Here is a short guide with resources to support paediatricians through the testing process from start to finish. Bookmark this page to keep it handy.
The process of arranging genomic testing can seem complex and time consuming . This webpage is here to help! Use this guide for support and feel free to contact a genetic expert at any point in the process.
Does my patient fit the eligibility criteria?
Medicare funds whole exome sequencing and whole genome sequencing for children prior to their 11th birthday, where a monogenic condition is suspected. Two MBS items apply: 73358 and 73359. This testing can include the child alone (singleton) or the child and their biological parents (trio).
- Read about the MBS item 73358 and 73359 criteria
- Use the checklist to help determine if your patient is eligible
|You are a paediatrician|
|You have consulted with a Clinical Geneticist|
|About my patient|
|* 10yrs and 364 days or younger|
|Dysmorphic facial features AND 1 or more major structural congenital anomalies|
|ID or GDD, at least moderate severity,|
determined by a specialist Paediatrician
|Other required test - CMA||RESULT NEGATIVE / UNINFORMATIVE||RESULT POSITIVE|
|Chromosome microarray [item 73292]|
- Uninformative result required
|For singleton test - no plan to do trio WES/WGS|
|Obtain informed consent for testing|
|Take a family history|
|Identify key phenotypic terms for ordering|
|Choose gene lists - PanelApp or with Geneticist|
Is genomic testing right for this family at this time?
- Watch this short video clip
How do I choose the appropriate funded genomic test?
- Read this short webpage on choosing the right test
- Refer to this easy-to-read table explaining the differences between the tests
Currently there are no out of pocket costs to patients for Medicare funded exome testing. Exome sequencing will be the appropriate choice for most patients.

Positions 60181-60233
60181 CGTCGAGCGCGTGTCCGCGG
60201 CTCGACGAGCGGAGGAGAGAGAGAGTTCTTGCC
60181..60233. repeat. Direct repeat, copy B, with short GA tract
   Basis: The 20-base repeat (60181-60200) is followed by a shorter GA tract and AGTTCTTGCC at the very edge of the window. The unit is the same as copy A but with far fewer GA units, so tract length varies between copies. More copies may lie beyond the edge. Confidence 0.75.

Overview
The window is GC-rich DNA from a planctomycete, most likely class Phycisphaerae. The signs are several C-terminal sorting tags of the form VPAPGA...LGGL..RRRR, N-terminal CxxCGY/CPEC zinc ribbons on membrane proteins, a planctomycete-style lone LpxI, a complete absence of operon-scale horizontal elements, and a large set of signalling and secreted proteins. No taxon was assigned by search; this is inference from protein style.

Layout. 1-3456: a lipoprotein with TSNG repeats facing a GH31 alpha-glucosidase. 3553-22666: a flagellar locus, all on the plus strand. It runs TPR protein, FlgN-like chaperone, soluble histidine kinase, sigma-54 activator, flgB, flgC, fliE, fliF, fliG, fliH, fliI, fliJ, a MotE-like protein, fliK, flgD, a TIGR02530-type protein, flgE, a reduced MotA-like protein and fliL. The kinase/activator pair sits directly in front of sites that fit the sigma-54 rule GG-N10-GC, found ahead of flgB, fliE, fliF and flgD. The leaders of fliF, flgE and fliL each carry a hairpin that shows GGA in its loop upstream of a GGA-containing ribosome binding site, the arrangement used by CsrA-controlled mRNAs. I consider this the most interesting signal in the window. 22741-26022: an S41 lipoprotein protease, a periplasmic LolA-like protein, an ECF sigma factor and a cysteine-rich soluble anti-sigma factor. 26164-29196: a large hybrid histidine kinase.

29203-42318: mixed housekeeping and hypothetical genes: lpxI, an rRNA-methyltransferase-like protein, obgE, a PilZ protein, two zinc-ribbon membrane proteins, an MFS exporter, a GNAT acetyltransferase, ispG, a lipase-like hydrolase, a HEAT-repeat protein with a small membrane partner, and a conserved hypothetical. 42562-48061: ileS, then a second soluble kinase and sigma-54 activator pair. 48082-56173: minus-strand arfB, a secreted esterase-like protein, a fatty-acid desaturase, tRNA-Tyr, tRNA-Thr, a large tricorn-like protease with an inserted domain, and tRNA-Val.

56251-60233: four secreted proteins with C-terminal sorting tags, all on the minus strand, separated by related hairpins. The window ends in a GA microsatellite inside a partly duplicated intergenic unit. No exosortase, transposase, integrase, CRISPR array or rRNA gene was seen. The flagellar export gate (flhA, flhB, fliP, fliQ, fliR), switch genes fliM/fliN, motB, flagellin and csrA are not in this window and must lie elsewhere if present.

Medicare funded genome sequencing is not currently available as a bulk-billed test and there would be significant out of pocket additional costs (to be paid by either the patient or hospital service).
Do I choose a singleton or trio genomic test?
- A trio test includes testing of a child and both of their biological parents. It is more likely to yield informative results
- A singleton test sequences the child only
If you need help deciding which test to order, a genetic expert is available to help.
*A duo test includes a child and one biological parent. Please note duo testing is not funded by Medicare therefore, in this case a singleton is the appropriate test for Medicare funding.
If your patient does not meet Medicare criteria, testing may still be appropriate. Please contact your local genetics service to discuss.
Finding a laboratory and genetics service
You can choose which laboratory to use for your patient’s genomic test. When choosing one, you may want to consider turn-around time, sample type and method of collection.
Finding a NATA accredited laboratory
A pathology laboratory must be accredited by the National Association of Testing Authorities (NATA) to offer Medicare funded exome or genome sequencing. Each laboratory has different ordering processes, so it’s important to find the one that best suits you and your patients.
To process a genomic test laboratories require:
- A request form detailing clinical information
- Signed consent forms from patients and/or families or carers
- Suitable sample
Find NATA accredited laboratories in your area. Search by test type and location.
For Paediatricians in Victoria
The Victorian Clinical Genetics Services (VCGS) is currently the only NATA accredited laboratory in Victoria offering Medicare funded genomic testing. Go to the VCGS online ordering system. Clinical geneticist approval is included in the online order process.